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Al-Qa'ida target the militiamen recruited to fight them, killing 45

More than 40 anti-al-Qa'ida militiamen were killed and dozens wounded by a suicide bomber yesterday as they collected their pay cheques at a base near Baghdad.

The bombing was one of a series of attacks during the day aimed at members of al-Sahwa, or the Awakening Councils, militiamen originally recruited by the United States to fight al-Qa'ida. The killings show how far Iraq is from peace as the last US combat brigades prepare to leave by the end of August.

The first attack took place as 150 militiamen were sitting near a checkpoint at Radwaniya, southwest of Baghdad. They had already turned up for five days running to get their pay and been told to come back the following day.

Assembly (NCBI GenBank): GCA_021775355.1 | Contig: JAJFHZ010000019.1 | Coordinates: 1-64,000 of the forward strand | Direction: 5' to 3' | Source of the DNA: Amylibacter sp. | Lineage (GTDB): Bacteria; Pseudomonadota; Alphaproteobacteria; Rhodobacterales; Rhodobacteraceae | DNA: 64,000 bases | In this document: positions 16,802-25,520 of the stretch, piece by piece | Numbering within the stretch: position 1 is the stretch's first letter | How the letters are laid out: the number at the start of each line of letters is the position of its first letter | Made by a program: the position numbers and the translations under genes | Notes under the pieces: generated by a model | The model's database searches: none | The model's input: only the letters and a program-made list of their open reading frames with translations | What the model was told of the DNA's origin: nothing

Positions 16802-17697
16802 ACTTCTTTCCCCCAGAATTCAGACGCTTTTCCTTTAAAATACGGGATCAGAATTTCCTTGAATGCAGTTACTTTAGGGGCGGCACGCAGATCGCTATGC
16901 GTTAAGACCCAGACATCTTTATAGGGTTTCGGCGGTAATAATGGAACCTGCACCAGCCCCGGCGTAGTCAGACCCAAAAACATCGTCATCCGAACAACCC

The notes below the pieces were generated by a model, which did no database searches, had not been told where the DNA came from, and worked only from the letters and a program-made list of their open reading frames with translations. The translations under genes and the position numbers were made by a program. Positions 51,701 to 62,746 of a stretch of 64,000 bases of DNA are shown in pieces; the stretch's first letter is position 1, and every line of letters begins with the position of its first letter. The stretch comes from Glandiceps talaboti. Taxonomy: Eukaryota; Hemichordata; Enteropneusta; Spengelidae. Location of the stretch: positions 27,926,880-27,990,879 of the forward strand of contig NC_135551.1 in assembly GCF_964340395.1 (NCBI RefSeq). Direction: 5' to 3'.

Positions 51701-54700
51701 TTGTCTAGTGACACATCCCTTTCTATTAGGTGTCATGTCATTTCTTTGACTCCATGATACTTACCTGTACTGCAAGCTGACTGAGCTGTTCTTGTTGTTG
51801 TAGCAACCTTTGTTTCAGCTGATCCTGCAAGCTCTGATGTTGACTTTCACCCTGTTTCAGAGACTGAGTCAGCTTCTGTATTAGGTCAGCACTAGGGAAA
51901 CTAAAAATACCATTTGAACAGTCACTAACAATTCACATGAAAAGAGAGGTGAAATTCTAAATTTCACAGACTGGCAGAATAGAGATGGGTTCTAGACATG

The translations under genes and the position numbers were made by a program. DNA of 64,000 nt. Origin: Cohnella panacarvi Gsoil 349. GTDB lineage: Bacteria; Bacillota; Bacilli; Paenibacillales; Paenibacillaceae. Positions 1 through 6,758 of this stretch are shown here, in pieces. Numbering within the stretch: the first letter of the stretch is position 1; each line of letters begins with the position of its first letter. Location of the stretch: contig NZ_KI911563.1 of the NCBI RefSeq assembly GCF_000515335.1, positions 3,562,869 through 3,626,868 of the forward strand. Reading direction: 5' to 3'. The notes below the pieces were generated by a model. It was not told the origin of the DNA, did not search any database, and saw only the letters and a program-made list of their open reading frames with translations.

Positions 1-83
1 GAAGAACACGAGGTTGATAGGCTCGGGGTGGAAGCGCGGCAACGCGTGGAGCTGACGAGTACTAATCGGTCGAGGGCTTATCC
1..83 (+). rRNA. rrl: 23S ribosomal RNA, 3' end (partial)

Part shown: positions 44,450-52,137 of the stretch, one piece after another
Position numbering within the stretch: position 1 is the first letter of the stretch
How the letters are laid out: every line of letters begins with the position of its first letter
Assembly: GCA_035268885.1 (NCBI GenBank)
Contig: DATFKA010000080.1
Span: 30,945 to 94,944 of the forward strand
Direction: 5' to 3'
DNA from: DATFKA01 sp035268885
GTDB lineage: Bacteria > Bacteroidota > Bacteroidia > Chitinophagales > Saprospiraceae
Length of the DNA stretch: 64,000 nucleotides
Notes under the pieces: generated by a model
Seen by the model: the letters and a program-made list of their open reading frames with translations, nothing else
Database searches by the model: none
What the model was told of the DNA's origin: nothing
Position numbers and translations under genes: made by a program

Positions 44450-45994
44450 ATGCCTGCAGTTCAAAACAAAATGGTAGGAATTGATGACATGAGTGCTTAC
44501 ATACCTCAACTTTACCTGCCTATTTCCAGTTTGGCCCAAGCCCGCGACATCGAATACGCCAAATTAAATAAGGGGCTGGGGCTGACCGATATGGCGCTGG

A bomber wearing an explosives-filled vest infiltrated the group and blew himself up, killing at least 45 people and wounding 40 more. Some of the dead and injured were Iraqi soldiers from a nearby base and accountants in charge of making payments to al-Sahwa members.

In a second attack, at al-Qaim on the Syrian border, a man with a sub-machine-gun walked into an al-Sahwa base and opened fire. The militiamen there shot and wounded him, but as they gathered round him he detonated an explosives-filled vest, killing three and wounding six others.

Al-Sahwa members complain that the government does nothing to protect them, but the government regards Awakening Councils, as former Sunni militants, with suspicion. They allied themselves with the Americans in 2007 because of an attempted takeover of Sunni areas by al-Qa'ida and sectarian cleansing of the Sunni by the largely Shia state security forces, and Shia death squads.

The Iraqi government, rather than the Americans, now pays al-Sahwa, although the former insurgents complain that they are paid late or are given menial jobs, rather than the security posts they wanted.